Jefferson Davis Quote

All we ask is to be let alone.

Jefferson Davis

All we ask is to be let alone.

Tags: alone, ask

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About Jefferson Davis

Jefferson F. Davis (June 3, 1808 – December 6, 1889) was an American politician who served as the first and only president of the Confederate States from 1861 to 1865. He represented Mississippi in the United States Senate and the House of Representatives as a member of the Democratic Party before the American Civil War. He was the United States Secretary of War from 1853 to 1857.
Davis, the youngest of ten children, was born in Fairview, Kentucky, but spent most of his childhood in Wilkinson County, Mississippi. His eldest brother Joseph Emory Davis secured the younger Davis's appointment to the United States Military Academy. Upon graduating, he served six years as a lieutenant in the United States Army. After leaving the army in 1835, Davis married Sarah Knox Taylor, daughter of general and future President Zachary Taylor. Sarah died from malaria three months after the wedding. Davis became a cotton planter, building Brierfield Plantation in Mississippi on his brother Joseph's land and eventually owning as many as 113 slaves.
In 1845, Davis married Varina Howell. During the same year, he was elected to the United States House of Representatives, serving for one year. From 1846 to 1847, he fought in the Mexican–American War as the colonel of a volunteer regiment. He was appointed to the United States Senate in 1847, resigning to unsuccessfully run as governor of Mississippi. In 1853, President Franklin Pierce appointed him Secretary of War. After Pierce's administration ended in 1857, Davis returned to the Senate. He resigned in 1861 when Mississippi seceded from the United States.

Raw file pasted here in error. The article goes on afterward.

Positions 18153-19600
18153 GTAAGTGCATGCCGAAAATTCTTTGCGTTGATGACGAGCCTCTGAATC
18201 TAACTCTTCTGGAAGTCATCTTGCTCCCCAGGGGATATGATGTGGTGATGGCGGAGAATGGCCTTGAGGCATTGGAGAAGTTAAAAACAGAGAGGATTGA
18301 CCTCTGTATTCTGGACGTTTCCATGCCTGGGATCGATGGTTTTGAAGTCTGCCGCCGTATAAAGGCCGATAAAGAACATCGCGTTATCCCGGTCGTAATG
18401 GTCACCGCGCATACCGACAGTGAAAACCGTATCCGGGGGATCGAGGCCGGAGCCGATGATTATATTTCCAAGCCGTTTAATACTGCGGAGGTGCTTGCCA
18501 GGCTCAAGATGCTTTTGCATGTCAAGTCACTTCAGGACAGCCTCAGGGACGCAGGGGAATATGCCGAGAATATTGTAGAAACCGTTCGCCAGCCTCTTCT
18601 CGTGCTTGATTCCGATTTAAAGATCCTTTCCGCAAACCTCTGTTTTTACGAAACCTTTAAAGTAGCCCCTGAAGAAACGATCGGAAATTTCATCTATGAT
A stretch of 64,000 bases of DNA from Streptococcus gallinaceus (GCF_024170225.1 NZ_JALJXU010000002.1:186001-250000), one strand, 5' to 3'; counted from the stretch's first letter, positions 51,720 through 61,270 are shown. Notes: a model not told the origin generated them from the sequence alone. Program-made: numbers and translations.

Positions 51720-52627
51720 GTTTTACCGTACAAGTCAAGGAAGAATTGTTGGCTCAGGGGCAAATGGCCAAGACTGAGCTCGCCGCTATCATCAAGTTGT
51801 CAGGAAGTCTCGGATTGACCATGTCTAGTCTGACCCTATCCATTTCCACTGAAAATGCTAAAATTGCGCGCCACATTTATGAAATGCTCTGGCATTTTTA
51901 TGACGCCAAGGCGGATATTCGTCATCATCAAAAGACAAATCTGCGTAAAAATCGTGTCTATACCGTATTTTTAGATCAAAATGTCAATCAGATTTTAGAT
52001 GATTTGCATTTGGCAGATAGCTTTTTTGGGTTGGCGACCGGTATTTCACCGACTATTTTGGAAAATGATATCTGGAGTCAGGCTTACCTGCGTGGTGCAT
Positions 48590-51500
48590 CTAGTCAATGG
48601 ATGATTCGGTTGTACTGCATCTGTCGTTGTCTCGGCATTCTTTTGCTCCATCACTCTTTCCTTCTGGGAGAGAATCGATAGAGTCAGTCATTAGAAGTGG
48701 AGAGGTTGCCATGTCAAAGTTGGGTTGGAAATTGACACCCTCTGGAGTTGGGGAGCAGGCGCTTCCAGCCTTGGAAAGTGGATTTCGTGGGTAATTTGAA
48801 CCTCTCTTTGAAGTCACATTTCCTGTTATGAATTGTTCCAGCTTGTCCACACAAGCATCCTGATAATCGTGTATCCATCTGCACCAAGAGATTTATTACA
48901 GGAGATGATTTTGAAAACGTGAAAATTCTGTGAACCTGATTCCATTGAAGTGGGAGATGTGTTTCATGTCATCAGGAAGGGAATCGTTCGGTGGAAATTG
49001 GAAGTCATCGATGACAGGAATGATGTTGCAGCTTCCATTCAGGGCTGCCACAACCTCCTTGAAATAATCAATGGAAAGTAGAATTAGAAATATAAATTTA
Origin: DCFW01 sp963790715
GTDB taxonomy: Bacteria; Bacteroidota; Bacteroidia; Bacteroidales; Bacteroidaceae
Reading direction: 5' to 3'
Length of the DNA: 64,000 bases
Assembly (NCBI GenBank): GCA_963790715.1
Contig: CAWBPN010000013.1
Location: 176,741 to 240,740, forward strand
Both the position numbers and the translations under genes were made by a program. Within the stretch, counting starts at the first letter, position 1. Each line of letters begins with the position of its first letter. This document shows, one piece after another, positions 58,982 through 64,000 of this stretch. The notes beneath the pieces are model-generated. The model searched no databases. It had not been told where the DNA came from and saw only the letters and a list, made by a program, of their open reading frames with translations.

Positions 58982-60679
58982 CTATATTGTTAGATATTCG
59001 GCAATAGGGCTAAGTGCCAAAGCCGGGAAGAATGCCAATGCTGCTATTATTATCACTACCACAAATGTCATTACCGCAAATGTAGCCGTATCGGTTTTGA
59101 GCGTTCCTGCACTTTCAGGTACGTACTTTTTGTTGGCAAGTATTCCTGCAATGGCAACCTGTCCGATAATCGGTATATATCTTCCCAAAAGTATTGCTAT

During the Civil War, Davis guided the Confederacy's policies and served as its commander in chief. When the Confederacy was defeated in 1865, Davis was captured, accused of treason, and imprisoned at Fort Monroe. He was released without trial after two years. Immediately after the war, Davis was often blamed for the Confederacy's defeat, but after his release from prison, he became a hero of the Lost Cause of the Confederacy. In the late 19th and the 20th centuries, his legacy as Confederate leader was celebrated in the South. In the twenty-first century, he is frequently criticized as a supporter of slavery and racism, and many of the memorials dedicated to him throughout the United States have been removed.